If you’re a salesperson or a business owner with an awesome product or service but no recognisable or credible brand behind you, how can you realistically compete?

In 2016 global advertising spend reached nearly $500 billon (USD), so clearly despite there being a slow-down in this growth on ad spend (as reported by CNBC), companies are still investing heavily in it. Whilst advertising spend is only part of creating and promoting brand, it is one way that the mega-corporations exert their power and dominance over the smaller players.

So, if you’re a salesperson or a business owner with an awesome product or service but no recognisable or credible brand behind you, how can you realistically compete?

Do brands have our trust?

In many cases they do. You only have to see the army of Apple devotees who line up outside the stores when a new product is released to get their hands on some new shiny kit. But where does this trust in a brand come from? Let’s take a look at this trust in brands using David Maister’s Trust equation, and see which areas we may be able to effectively compete with, against an established brand. Maister’s trust equation is that our Trust equals our Credibility plus our Reliability plus our Intimacy,  all divided by our own self-orientation (i.e. we don’t trust people who act purely for their own benefits.)

Don’t play the credibility game

For starters, established brands bring an enormous amount of credibility. We’ve heard of Microsoft and increasingly many will have used their products from school through to their business careers. The operating systems and software are a go to for many and are extremely credible. Same goes for the other big organisations you can think of. It isn’t a good idea to try and compete as a smaller organisation on credibility, yes you need to be credible but you can’t differentiate here. As an example, you may run a fantastic accountancy business but it will be very hard to prove that you have more credibility than PwC or Deloitte.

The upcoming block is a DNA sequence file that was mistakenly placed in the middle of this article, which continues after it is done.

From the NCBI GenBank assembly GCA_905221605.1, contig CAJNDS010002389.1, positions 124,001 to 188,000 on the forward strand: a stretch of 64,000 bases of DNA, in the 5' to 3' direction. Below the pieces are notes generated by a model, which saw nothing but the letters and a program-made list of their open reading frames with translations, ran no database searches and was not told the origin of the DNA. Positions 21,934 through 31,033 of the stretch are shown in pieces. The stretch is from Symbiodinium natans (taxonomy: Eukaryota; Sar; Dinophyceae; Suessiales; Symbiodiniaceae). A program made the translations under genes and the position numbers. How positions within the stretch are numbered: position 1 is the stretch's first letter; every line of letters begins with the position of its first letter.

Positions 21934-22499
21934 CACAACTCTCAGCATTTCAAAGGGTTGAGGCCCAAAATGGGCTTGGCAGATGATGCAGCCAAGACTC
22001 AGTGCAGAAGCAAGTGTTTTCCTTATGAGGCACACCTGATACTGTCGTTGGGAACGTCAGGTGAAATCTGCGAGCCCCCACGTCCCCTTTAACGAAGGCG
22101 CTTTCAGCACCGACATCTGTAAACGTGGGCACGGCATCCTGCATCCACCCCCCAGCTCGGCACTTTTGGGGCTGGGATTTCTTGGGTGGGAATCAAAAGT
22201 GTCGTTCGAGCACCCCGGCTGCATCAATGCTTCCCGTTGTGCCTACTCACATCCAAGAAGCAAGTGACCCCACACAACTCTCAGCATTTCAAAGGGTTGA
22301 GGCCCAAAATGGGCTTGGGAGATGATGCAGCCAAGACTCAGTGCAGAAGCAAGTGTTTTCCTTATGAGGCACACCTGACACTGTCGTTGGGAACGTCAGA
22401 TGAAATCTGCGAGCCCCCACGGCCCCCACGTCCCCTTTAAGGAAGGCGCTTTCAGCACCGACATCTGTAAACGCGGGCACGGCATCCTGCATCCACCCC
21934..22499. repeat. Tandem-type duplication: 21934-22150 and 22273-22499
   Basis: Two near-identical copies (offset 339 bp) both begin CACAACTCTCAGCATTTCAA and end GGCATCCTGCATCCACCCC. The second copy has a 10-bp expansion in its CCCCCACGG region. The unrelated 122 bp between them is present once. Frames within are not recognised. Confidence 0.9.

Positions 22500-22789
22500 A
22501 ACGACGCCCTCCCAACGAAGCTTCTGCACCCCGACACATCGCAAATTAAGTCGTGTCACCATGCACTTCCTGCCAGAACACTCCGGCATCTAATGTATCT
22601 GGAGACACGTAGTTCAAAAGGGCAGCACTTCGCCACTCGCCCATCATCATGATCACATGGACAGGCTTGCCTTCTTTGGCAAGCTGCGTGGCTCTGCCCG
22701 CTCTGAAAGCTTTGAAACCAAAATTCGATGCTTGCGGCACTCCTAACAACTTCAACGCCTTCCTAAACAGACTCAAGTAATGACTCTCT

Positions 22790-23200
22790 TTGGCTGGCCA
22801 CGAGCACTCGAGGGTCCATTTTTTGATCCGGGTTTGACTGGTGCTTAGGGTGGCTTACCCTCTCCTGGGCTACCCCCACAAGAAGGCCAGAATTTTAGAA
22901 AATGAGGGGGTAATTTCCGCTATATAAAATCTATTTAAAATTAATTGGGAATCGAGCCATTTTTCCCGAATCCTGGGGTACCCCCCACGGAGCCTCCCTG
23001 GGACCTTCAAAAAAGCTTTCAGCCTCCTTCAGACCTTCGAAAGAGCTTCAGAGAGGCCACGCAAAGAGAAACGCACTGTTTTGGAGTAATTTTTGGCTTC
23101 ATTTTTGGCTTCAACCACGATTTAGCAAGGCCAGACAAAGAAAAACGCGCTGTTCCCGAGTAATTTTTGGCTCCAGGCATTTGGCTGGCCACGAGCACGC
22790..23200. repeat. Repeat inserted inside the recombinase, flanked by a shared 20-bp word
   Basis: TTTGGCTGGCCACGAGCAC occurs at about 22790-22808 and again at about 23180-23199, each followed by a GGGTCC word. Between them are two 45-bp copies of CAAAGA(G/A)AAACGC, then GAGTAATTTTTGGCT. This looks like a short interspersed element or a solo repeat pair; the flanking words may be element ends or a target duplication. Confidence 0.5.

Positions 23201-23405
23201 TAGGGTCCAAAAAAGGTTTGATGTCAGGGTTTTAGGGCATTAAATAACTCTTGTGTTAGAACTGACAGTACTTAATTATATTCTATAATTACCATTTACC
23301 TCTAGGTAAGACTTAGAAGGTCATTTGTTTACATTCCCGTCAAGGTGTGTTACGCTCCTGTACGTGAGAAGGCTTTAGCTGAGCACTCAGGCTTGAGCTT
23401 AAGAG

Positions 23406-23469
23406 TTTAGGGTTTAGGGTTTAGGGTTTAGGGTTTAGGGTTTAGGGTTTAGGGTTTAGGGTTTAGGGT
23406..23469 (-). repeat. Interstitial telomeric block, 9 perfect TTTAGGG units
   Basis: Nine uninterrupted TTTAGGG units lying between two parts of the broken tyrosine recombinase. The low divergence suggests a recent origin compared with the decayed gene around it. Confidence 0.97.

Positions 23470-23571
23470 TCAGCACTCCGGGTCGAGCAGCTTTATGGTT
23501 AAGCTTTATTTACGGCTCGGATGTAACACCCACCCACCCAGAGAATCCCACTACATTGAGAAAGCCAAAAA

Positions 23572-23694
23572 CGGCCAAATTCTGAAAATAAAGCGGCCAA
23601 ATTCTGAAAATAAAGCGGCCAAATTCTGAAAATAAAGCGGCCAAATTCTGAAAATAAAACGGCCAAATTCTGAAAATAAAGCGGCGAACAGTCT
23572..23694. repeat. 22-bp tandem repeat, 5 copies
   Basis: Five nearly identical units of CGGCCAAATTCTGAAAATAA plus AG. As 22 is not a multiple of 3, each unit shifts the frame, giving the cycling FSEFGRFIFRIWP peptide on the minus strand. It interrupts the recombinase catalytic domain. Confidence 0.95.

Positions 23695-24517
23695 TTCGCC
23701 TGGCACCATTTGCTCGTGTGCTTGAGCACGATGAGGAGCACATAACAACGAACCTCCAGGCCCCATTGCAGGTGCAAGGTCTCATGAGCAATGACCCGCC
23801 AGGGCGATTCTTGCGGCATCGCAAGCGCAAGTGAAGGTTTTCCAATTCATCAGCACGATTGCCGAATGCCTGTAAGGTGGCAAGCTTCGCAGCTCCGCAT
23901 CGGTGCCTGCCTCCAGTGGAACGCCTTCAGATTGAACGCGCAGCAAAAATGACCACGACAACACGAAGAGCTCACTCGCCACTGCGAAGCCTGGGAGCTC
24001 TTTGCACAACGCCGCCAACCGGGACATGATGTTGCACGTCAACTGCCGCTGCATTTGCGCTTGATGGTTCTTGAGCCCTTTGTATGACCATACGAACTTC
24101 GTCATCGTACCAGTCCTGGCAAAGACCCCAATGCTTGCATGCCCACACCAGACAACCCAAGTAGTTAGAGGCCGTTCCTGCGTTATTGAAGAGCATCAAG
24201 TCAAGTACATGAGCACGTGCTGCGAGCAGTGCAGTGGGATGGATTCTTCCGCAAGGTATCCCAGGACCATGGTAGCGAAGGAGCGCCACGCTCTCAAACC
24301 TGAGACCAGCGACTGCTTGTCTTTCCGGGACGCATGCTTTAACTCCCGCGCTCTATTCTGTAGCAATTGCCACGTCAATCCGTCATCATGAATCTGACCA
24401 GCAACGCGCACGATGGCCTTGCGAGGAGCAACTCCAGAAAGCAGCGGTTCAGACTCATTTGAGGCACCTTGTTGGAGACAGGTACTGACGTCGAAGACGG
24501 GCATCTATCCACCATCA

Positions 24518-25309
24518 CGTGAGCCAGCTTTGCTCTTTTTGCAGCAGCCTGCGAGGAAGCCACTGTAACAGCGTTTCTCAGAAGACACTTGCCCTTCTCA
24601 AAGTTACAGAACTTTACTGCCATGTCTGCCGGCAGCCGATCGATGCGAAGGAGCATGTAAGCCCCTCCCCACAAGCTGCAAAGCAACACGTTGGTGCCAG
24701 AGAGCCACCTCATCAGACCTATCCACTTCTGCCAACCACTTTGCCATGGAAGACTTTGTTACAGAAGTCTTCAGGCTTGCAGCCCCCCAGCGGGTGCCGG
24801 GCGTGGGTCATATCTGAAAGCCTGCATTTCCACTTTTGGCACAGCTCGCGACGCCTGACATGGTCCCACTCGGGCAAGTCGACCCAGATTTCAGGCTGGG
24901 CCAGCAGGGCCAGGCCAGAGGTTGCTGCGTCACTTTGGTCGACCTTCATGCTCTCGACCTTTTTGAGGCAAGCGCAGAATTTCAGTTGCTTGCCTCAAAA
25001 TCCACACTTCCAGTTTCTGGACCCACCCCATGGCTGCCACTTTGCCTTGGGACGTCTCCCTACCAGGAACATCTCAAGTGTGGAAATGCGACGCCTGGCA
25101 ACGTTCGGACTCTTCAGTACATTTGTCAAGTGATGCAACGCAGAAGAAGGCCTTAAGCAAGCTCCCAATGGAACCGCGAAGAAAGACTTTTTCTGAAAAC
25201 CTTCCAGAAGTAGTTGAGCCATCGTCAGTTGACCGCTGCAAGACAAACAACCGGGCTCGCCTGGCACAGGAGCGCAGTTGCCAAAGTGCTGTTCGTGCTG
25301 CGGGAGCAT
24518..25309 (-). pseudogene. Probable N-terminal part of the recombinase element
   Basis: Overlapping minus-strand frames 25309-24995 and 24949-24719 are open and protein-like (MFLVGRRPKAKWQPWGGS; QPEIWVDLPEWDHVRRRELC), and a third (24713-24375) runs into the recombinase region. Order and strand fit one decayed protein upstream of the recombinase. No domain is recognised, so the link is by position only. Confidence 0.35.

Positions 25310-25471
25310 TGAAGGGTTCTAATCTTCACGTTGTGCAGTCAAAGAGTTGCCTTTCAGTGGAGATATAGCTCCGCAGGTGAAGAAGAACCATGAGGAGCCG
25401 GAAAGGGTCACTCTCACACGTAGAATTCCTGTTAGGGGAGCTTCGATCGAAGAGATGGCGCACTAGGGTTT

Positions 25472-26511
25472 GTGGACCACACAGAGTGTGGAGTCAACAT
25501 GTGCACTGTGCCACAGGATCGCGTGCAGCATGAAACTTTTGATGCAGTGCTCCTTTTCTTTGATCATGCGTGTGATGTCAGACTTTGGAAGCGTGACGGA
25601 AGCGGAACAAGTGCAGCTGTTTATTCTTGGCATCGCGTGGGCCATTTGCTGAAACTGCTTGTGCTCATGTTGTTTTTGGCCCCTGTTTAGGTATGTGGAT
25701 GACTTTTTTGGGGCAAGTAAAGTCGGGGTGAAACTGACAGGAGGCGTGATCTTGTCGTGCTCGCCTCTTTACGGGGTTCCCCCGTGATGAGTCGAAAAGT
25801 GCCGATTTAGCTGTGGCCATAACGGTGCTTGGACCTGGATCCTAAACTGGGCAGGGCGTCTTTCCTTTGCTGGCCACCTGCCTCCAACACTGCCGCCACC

Be at least as reliable as them

In the examples I’ve given above, there’s a loyalty to companies who’s stuff just works. You know when something does what it says it’s going to do. Like many Kiwi’s, I love Air NZ, and their App. It’s awesome, I can check-in via it, I can even order my coffee in the lounge via it. I trust and rely on this App, it does what it says it will do.

Now this is not an area as a salesperson that you may be able to obviously differentiate but you might. If you make it your mantra to be the most reliable person your clients and prospective customers interact with then they’ll appreciate it. If you say your going to send something – then send it, send it straight away. Keep people informed. Make it your mantra to be the guy or girl who always does what they say they will do. You can control this, in some big companies, people get passed from department to department – you may just find your ultra-reliable service is better and more personal.

Differentiate by being more intimate!

Great brands – think Nike – do speak to our emotions. People tend to buy on emotions, not facts. However, all our emotions are not consistent and it is therefore hard, if not impossible, for a brand to speak to all our individual needs. This is where you can really differentiate. Being intimate with your targets and clients is about taking the time to understand what’s important to them. What are their ambitions? How do they view success? Take time to get to know them and help them with what’s important to them, whether that has anything to do with your offer or not.

You don’t need to push it

It worked for Salt n’ Pepper, and brands are created and enhanced through pushing out a message. “Buy our product and you’ll be super-fast or awesome”. Does this benefit you or the brands bottom-line? Here’s where if you truly build a trusted relationship and act in your customer’s best interests, again you’ll start to differentiate.

Bringing it together: making the cold-call with no brand

Make your approach genuine and offer to provide help or value in your call, and do not even try to pitch your service or product. That’s why people hang up.

Why not try saying something like:

“I was looking at your industry and wanted to share some insights on how we’ve seen others grow, perhaps you can let me know a bit more about what you’re trying to achieve and then hopefully at the end of the conversation or meeting you may at least have a couple of ideas that could help you.”

Now the above needs to be more specific to them – no cold-call should ever be generic, they won’t work if they are. However, it is a small introduction into a process we call “I We U” – which is all focused on building trust and rapport and has about a 70-80% success rate in getting meetings.

Because the reality is, people get the greatest value from engaging in strong relationships that are founded on trust. Building this will make you knock the big brand out of sight.


Ben Paul is a coach, facilitator and mentor, and the director of The Business of Trust New Zealand.